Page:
An Examination of the Right of Hospitals to Engage in Economic Credentialing
52 Pages Posted: 17 Dec 2009
Date Written: 2004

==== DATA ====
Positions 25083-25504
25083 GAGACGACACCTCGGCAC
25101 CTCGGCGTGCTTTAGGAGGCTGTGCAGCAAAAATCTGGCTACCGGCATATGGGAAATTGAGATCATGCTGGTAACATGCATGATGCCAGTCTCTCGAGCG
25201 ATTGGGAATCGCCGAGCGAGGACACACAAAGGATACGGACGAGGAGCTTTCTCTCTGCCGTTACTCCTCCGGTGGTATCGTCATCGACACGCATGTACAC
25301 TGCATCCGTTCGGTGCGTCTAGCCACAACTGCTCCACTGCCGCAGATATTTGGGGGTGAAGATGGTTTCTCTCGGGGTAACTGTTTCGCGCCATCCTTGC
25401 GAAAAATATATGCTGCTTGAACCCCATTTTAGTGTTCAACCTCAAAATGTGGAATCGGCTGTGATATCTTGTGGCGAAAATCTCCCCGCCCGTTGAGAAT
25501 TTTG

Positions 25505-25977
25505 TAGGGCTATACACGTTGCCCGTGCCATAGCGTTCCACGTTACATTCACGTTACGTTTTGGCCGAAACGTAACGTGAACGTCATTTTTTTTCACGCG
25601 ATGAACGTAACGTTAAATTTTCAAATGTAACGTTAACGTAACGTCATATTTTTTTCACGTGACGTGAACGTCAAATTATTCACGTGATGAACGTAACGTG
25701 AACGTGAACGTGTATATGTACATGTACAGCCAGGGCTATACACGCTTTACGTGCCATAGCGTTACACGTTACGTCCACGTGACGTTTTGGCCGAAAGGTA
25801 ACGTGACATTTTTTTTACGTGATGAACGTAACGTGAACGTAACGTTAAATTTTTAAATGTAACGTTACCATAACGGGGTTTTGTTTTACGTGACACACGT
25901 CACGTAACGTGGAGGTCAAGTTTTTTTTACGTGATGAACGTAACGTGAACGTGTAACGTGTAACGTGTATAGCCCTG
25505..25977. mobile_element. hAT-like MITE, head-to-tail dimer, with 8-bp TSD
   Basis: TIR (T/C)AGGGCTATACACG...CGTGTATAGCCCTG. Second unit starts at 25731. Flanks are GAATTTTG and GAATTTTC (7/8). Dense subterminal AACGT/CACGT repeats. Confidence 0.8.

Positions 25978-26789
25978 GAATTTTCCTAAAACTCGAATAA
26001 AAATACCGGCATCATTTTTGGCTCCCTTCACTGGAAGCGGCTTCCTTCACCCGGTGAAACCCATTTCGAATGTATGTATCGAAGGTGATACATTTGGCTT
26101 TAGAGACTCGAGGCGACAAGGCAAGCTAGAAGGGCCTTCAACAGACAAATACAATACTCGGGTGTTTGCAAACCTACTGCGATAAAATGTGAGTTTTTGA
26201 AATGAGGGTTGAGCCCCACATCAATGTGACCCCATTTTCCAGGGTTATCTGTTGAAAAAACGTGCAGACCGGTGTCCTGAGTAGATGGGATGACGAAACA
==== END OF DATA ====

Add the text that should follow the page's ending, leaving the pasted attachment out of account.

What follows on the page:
Hospitals have historically engaged in "credentialing" physicians before granting them staff privileges. Recently, however, some hospitals have begun to expand the credentialing practice to include criteria related to the economic performance of physicians, known as "economic credentialing." Recent filings of several court cases challenging economic credentialing signals a renewed focus on this practice. In these cases, hospitals terminated physicians' staff privileges because the physicians had ownership interests in competing facilities. The plaintiff physicians assert that their terminations violate antitrust laws, breach the hospitals' bylaws, violate the physicians' rights, or offend public policy. In one case, the plaintiff physicians assert that the hospitals' termination of the physicians' practice privileges violates the fraud and abuse laws. This Article will review economic credentialing and provide an update on this controversial practice. Ultimately, this Article will conclude that economic credentialing has a limited potential to violate the law. On the judicial front, courts have allowed physicians to block the hospitals' use of economic credentialing only in narrow circumstances. Where states have passed laws that address economic credentialing, the Article observes that none flatly prohibit the practice. Further, recent reports on specialty hospitals tend to show that specialty hospitals admit only profitable surgery cases, thus supporting general hospitals’ concerns that physician owners of competing facilities retain the profitable cases and refer the less profitable cases to general hospitals. Finally, the Article concludes that physicians’ challenge to economic credentialing - that it violates the fraud and abuse laws - is unlikely to succeed. The picture that emerges is that, to a large extent, there are few legal impediments to hospitals' use of economic credentialing. If the narrow risk areas are avoided, hospitals are generally able to consider economic criteria when they make credentialing decisions.
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